We have taken the “Do Not Track Me” fight to Times Square!

Right now, running twice an hour in Times Square, there’s a 540 sq. ft. animation of Google CEO Eric Schmidt giving little kids free ice cream and secretly gathering their personal information.

We put up the ad to make the public aware of how out of touch Schmidt and Google are when it comes to our privacy rights.

Schmidt is out of control. When questioned about privacy, he has said, “If you have something that you don’t want anyone to know, maybe you shouldn’t be doing it in the first place.” Recently, he suggested children could change their names when they got older if they wanted to escape what was embarrassing and public in their online lives.

We think there should be another way to protect the public’s online privacy: a ”Do Not Track Me” list that prevents Google or any other Internet company from tracking your every move online.

Google’s motto is “Don’t Be Evil,” but recent actions reveal that the Internet giant has lost its way: it has collected hoards of personal data from Wi-Fi networks through its Street View cars; it has made private Gmail contacts publicly available on Buzz; it has done a complete about-face on net-neutrality, joining with Verizon in calling for toll lanes on the Internet.

Google poses a serious threat to our privacy, and our animation is meant to put a spotlight on the need for Congress to enact a national ”Do Not Track Me” list.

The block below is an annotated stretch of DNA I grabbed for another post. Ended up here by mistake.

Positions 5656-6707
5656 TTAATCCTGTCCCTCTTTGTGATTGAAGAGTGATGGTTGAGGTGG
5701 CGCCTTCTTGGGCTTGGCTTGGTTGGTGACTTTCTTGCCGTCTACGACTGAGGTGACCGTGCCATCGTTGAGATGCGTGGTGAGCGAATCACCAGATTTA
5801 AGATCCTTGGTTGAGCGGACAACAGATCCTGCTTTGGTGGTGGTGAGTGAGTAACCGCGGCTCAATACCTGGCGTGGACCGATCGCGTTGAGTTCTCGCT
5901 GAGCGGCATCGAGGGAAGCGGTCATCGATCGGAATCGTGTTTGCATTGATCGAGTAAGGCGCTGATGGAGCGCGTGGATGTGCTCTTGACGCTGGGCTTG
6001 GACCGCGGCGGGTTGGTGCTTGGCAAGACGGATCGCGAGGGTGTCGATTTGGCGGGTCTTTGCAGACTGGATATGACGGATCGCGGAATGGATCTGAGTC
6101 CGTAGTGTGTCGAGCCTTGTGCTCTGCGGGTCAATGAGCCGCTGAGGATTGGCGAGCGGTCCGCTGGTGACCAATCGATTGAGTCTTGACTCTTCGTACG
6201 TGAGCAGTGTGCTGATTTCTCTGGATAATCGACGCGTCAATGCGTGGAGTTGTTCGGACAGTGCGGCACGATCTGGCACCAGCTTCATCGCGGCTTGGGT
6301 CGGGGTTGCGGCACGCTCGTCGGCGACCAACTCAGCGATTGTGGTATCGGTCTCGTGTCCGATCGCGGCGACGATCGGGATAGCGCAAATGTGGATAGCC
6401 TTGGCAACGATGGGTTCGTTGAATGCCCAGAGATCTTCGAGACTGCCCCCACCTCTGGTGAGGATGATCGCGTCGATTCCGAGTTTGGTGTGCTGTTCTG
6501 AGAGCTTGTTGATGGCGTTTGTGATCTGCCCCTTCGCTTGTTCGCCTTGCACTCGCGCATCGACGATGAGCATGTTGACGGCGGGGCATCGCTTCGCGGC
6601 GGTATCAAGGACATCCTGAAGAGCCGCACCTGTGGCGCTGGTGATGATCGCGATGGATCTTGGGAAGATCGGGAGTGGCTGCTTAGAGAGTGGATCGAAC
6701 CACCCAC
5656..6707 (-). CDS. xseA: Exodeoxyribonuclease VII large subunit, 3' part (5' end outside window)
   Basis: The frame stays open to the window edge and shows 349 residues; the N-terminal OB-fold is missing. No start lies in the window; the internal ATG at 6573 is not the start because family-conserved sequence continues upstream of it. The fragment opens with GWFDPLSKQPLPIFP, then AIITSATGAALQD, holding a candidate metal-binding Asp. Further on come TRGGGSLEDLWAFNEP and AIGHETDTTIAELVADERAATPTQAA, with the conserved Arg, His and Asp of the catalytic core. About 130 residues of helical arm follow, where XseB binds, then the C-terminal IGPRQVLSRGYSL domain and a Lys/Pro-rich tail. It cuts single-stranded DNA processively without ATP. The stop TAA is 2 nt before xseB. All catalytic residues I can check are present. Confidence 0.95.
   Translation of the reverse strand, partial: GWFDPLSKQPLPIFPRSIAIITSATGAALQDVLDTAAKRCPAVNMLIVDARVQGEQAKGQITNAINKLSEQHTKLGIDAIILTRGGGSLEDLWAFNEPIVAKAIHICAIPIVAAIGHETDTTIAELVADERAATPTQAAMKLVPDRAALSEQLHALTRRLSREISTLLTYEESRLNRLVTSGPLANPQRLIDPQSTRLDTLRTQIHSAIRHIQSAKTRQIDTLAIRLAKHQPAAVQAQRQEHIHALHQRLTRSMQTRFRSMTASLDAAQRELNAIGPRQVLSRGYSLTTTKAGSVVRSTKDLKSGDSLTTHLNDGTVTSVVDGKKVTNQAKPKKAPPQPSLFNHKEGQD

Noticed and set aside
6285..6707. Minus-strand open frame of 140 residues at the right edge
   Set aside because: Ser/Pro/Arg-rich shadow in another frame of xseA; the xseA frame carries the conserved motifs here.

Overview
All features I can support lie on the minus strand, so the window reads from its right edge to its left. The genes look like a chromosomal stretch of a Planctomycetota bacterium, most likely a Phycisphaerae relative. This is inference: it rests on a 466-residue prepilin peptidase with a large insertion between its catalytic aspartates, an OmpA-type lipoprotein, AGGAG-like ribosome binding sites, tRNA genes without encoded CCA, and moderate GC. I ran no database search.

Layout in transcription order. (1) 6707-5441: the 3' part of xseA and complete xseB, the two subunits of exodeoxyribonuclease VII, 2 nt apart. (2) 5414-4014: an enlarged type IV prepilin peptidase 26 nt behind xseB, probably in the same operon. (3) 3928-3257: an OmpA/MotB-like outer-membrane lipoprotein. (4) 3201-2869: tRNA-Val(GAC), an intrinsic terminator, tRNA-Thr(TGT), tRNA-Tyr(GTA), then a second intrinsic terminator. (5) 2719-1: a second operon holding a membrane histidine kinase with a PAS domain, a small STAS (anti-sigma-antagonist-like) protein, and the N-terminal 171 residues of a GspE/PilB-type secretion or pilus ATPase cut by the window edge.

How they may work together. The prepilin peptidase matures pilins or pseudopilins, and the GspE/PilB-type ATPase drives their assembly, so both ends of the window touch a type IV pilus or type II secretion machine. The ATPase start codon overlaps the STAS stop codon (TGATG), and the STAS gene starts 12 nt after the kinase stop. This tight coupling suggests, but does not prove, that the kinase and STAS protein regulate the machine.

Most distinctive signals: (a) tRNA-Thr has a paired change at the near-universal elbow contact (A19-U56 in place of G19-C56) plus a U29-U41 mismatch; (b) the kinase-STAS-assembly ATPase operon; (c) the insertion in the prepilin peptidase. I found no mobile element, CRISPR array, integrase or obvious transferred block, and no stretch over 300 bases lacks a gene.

Drastic times call for drastic measures. In the past Consumer Watchdog focused national attention on the need for patients’ rights by dumping truckloads of beans on HMO bean counters. We published the partial social security numbers of elected officials to make the case for greater financial privacy. Now, we have satirized Eric Schmidt in the most highly-trafficked public square in the nation to draw attention to Google’s lack of regard for our online privacy.

When other companies and industries have shown such lack of proportion and perspective, we have made them pay through extraordinary tactics. We apply this principle now to Google to highlight the need for immediate change.

Published by Jamie Court

Jamie Court is the author of The Progressive's Guide to Raising Hell and the President of Consumer Watchdog, a nonpartisan, nonprofit organization dedicated to providing an effective voice for taxpayers and consumers in an era when special interests dominate public discourse, government and politics. Visit us on Facebook and Twitter.

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